Alas, as it constantly pointed out, “Freedom ain’t free” and it takes the educated to assure that.

  3. You are making a lot of good points about the cost of higher ed, but trying to tie it to racial inequity undermines your argument. There is little relationship between the two, especially when high ed institutions are anxious to increase diversity and recruit black students (much to the consternation of some who do not like affirmative action) and provide financial aid to those from poor families.

    Also, I disagree with your premise, ” From a social justice perspective, higher education is best regarded as a mechanism for extracting wealth from students and transferring it to the faculty and staff elites who run the institutions.” One of the chief functions of higher ed institutions is social mobility–enabling people to move beyond the social strata into which they were born. Some schools do that much better than others. (This is an opportunity for me to put in a plug for an alternative to the U.S. News ranking of colleges and universities. The journal, Washington Monthly, a neoliberal pioneer, has an annual ranking of colleges and universities, using a much different methodology than U.S. News. One of the criteria used is social mobility.)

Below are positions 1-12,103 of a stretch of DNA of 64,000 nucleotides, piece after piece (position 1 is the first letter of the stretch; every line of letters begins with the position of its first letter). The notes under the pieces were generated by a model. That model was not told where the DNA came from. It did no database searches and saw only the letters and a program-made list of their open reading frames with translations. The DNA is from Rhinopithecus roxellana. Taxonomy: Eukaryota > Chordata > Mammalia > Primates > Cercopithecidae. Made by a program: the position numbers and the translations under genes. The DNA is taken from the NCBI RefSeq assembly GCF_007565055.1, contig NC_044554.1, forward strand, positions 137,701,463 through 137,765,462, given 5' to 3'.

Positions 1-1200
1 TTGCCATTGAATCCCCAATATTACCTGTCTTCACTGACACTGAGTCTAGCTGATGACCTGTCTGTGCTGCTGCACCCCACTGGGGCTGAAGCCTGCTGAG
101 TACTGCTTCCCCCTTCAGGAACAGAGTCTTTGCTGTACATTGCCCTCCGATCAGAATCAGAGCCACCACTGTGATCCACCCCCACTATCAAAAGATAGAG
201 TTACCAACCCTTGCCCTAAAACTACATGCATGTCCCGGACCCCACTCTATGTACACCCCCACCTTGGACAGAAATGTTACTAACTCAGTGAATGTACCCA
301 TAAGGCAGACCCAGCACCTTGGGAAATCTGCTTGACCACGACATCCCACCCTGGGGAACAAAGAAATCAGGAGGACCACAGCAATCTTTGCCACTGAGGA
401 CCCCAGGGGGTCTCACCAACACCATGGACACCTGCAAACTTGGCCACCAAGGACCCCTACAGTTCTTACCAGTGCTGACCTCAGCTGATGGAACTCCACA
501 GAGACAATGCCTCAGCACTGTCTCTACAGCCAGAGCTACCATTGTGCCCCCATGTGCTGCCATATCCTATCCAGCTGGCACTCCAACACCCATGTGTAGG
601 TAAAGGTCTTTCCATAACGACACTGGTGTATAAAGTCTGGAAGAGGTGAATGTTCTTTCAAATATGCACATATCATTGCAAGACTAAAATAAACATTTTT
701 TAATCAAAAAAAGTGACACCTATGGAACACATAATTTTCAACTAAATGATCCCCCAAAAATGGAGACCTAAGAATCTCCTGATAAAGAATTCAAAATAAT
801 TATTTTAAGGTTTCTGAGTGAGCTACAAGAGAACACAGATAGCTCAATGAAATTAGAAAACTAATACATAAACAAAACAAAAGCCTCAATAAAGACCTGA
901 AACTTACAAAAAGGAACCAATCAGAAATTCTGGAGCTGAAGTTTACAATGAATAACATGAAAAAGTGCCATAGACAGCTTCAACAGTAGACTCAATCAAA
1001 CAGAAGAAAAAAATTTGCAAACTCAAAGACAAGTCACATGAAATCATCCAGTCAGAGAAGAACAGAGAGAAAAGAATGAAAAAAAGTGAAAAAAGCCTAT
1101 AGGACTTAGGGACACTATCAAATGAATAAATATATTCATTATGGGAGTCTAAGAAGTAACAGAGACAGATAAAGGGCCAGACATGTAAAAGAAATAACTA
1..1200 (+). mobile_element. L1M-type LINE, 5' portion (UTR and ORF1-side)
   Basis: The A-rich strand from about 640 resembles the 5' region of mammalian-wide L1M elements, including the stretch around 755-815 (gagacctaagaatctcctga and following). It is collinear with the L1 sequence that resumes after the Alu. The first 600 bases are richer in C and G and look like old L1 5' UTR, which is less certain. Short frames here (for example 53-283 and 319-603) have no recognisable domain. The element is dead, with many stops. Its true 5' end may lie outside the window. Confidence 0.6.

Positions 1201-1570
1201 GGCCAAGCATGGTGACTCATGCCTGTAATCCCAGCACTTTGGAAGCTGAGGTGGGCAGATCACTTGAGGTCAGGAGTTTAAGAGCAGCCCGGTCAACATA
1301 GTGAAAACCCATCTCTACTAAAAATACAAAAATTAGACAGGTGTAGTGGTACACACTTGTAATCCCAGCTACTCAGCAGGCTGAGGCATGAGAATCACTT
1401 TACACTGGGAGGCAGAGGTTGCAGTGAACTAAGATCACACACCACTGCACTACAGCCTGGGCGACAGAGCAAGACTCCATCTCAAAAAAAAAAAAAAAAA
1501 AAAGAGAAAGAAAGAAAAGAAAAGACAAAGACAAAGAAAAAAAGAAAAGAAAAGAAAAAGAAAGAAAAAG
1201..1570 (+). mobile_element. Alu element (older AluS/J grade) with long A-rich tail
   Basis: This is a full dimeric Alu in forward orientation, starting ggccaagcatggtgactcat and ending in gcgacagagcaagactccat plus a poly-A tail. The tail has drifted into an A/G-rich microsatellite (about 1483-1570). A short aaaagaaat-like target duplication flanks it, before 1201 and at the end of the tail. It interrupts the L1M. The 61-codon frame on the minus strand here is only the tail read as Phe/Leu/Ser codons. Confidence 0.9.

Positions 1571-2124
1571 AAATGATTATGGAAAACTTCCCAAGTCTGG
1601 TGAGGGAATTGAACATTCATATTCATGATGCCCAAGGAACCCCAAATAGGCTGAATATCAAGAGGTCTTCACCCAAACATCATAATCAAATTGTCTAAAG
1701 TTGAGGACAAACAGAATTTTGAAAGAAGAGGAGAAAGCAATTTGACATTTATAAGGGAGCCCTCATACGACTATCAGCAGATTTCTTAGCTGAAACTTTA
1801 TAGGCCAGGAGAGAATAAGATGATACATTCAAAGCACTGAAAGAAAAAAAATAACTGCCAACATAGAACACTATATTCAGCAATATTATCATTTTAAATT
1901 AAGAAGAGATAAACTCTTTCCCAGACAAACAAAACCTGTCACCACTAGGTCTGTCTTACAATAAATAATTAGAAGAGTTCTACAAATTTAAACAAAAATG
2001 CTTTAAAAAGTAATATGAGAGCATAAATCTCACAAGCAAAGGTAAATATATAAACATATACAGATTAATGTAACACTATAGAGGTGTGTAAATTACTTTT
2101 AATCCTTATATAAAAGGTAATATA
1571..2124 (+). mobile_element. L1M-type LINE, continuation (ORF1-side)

That being said, these administrative expenses and their increases need to be looked at critically. I am not familiar with the IPEDS data, but there is another data source, probably better. That is the CARDINAL data that the schools use to code their actual expenditures, which is reported to the Dept of Accounts. That is public data, but is not easily accessible. I am working on getting better public access.

    • Dick (and Virginia), I am merely applying progressives’ logic to higher-ed. To the Left, racial disparities are prima facie evidence of structural racism. Where disparities exist, it is racist. Look at any university. The top administrators and faculty are predominantly white. At many institutions, like VCU, minorities are a majority. Runaway tuition has the greatest impact on poor (often minority) students. Ergo….. Progressives apply this logic to every other institution the United States. They just don’t apply it to themselves.

      • It seems that your rhetorical device of “applying progressives’ logic to higher-ed” is more confusing than effective.